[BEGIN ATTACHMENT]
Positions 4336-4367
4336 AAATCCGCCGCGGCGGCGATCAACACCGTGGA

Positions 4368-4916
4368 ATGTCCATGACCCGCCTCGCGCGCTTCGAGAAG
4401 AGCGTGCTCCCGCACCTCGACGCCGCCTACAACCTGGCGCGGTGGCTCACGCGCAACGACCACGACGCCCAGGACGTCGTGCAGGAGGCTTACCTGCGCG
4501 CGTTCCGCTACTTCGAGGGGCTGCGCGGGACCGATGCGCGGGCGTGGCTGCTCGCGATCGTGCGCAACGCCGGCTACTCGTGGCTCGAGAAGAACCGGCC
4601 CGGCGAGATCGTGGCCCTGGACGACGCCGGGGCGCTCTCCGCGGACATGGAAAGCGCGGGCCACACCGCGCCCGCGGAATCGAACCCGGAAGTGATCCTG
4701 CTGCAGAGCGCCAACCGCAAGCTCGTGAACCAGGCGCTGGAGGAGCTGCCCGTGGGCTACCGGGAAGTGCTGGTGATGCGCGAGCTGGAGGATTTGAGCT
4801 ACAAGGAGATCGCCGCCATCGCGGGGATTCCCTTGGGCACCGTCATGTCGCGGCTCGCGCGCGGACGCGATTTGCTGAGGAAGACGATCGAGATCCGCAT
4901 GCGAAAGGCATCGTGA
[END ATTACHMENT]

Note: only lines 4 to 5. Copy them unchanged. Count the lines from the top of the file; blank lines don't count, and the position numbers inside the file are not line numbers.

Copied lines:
4368 ATGTCCATGACCCGCCTCGCGCGCTTCGAGAAG
4401 AGCGTGCTCCCGCACCTCGACGCCGCCTACAACCTGGCGCGGTGGCTCACGCGCAACGACCACGACGCCCAGGACGTCGTGCAGGAGGCTTACCTGCGCG